Notes

[1] Minco Minstrel, November 23, 1894, 4. Joe Rogers, and not C.O. Robertson, was listed as the current manager and publisher of the Minco Minstrel.

[2] Meta Chestnutt, "Minco, Ind. Ter.," American Home Missionary 1, No. 4 (April 1895), 61-62.

[3] Ibid., 61.

Wednesday, September 23, 2020

Meta Chestnutt in 1894

Previous posts have taken up the the story of the crisis and resolution that unfolded in Minco, Indian Territory in 1894. What follows here is a bit of interpretation. Why would at least some church and school leaders in Minco and Chickasha be motivated to more or less take over the school that Meta Chestnutt had established some five years earlier?

A young, unmarried woman, Meta Chestnutt was highly unusual for her time. As historian Richard White describes the U.S. during the Gilded Age, "single women who left their paternal homes to work were considered women adrift, moving outside of the usual and accepted cultural categories, and their conditions very often were unenviable."[1] Miss Meta had successfully defied the norms. She had earned a professional degree in Nashville. Later, she had left behind the comfort and security of her home in North Carolina and traveled halfway across America by herself in order to establish a school in Indian Territory. Just five years later, that school would soon be adding college-level courses in a brand new three-story building. Meta Chestnutt sometimes made it clear that she had come to I.T. "neither land hunting, nor man hunting." If she was merely looking for a man, she said, "there were plenty of them where I had come from."[2] For the moment, she was resolutely single, enjoying high status and a stable livelihood. She would be the first to tell anyone that it was far from a glamorous life. But to some, her social prominence and entrepreneurial success probably seemed more suitable for a man, especially a married man with a household to support.

Notes

[1] Richard White, The Republic for Which It Stands: The United States during Reconstruction and the Gilded Age, 1865-1896 (New York: Oxford University Press, 2017), 239.

[2] Meta Chestnutt Sager to Eva Heiliger, September 3, 1944, box 1, folder 10, Meta Chestnutt Sager Collection, Oklahoma History Center, Oklahoma City. In her letter, Mrs. Sager underlined "man hunting."

Tuesday, September 22, 2020

S. E. Kennedy's Silence about the Christian College at Minco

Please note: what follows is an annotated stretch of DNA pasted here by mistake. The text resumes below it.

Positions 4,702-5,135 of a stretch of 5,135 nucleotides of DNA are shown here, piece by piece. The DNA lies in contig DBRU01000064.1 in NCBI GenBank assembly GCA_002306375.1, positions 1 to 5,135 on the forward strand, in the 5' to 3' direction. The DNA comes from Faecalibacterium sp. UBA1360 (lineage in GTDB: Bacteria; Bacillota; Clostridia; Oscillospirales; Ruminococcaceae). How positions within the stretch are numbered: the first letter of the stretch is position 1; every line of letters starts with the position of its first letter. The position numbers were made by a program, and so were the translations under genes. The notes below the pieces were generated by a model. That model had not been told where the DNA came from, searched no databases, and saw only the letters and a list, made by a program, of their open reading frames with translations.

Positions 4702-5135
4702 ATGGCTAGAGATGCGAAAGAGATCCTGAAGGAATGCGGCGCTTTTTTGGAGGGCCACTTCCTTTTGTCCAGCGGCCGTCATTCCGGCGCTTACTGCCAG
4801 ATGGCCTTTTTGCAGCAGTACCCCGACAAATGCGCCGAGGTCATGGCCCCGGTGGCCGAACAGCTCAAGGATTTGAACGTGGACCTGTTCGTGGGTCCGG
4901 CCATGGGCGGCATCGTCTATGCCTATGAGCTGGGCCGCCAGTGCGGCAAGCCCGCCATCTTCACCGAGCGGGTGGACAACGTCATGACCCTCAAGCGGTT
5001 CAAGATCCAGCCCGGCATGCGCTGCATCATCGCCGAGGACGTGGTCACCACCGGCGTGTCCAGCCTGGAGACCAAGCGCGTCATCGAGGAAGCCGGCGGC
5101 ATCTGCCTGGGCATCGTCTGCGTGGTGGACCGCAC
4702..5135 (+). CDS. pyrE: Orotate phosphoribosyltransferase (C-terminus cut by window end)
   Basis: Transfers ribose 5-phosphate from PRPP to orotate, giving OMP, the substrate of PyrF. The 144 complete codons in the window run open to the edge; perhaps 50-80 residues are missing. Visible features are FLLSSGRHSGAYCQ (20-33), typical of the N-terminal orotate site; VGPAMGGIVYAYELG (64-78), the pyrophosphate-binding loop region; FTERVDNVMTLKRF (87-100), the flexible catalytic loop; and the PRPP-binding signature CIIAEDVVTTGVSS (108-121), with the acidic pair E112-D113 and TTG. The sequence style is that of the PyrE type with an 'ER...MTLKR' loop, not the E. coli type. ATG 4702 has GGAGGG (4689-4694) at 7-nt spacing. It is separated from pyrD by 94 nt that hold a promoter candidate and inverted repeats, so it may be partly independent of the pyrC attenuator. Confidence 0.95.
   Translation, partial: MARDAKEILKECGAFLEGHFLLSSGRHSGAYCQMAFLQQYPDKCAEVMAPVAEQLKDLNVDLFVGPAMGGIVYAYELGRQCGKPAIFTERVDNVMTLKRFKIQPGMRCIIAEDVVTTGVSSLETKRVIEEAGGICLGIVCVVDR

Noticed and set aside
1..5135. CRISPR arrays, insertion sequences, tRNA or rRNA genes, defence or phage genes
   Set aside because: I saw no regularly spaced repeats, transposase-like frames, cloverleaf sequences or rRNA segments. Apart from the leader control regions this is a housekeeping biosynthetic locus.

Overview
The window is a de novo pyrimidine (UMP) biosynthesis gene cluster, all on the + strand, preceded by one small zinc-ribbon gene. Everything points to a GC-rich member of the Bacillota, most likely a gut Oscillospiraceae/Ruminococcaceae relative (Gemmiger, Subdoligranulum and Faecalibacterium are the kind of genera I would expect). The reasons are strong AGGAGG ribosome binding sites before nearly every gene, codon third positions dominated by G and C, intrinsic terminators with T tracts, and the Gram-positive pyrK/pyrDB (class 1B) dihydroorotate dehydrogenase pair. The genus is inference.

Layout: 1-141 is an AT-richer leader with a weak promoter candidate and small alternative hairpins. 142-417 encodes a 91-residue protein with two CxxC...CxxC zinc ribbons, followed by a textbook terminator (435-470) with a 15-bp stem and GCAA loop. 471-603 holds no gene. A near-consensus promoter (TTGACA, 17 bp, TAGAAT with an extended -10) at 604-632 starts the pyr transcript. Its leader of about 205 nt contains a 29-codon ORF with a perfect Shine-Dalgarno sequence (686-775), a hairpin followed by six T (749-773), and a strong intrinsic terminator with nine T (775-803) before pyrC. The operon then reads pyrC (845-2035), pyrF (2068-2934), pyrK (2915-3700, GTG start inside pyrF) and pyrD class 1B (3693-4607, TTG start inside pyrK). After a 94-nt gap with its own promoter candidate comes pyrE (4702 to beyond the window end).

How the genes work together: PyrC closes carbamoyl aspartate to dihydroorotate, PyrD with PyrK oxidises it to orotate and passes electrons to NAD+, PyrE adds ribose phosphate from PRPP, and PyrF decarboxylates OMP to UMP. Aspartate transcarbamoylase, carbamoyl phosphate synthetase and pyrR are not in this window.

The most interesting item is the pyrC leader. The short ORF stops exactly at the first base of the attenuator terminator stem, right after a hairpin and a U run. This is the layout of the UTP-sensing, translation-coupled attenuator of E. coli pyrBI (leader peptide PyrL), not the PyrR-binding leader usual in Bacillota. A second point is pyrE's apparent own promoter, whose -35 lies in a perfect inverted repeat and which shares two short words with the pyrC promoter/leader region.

In January 1895, Silas Kennedy sent word from Chickasha, I.T. to the American Home Missionary, a brand new, official publication of the Disciples of Christ dedicated to stateside missions. His report made it into the very first issue. Kennedy wrote that eleven people had recently been added to the congregation at Chickasha where he served as minister, and that he had recently established a church at nearby "Ninakah" (present Ninnekah, Oklahoma). Soon, along with "Bro. Hardin," Kennedy would dedicate a congregation at South McAlester. He noted that there were "ten towns on this Rock Island Railroad without a Christian preacher" and that Indian Territory would "perhaps double in population in the next year." The needs and opportunities were tremendous. Yet Kennedy said not one word about El Meta Christian College in Minco, an omission that by this point was a familiar pattern.[1]

It is hard to imagine that Kennedy's treachery would not become public knowledge. Before 1895 was over, he would be gone. In early December, the Chickasha Record reported, "Elder Kennedy who left here some time ago for Oklahoma City has moved to Lexington, O.T. where he has opened a store." The very next item in the paper said, "Elder Grogan has engaged as pastor of the Christian Church at this place."[2]

Notes

[1] S. E. Kennedy, "Chickasha, I.T." American Home Missionary 1, No. 1 (January 1895): 29. 

[2] Chickasha Record, December 5, 1895, 5.

Saturday, September 12, 2020

S. E. Kennedy's Scheme Exposed

My post for June 14, 2020 raises a question: Why was it that in August of 1894, C. O. Robertson, the manager of the Minco Minstrel newspaper, was named the president of the new Christian college in Minco, Indian Territory? And why did Robertson leave Minco for good on Thanksgiving Day that year?

Here we must rely on Eva Heiliger, a great niece and frequent correspondent of Meta Chestnutt's and her uncritical biographer. According to Heiliger's unpublished book manuscript, in the early months of 1894, S. E. Kennedy, preacher for the Christian Church in nearby Chickasha, I.T., was telling the people of Minco that he had friends and knew churches in the east who were willing to sponsor a Christian school in Indian Territory that was under his direction. Their donations would lighten the financial burden associated with the college. Locals liked what they heard. Soon, townspeople who supported the school were suggesting to Miss Chestnutt that for the good of the future college she should let go of her leadership and make way for a new direction. What could she do but comply with that consensus? Broken-hearted, she immediately began packing for a trip to her old home in North Carolina.[1]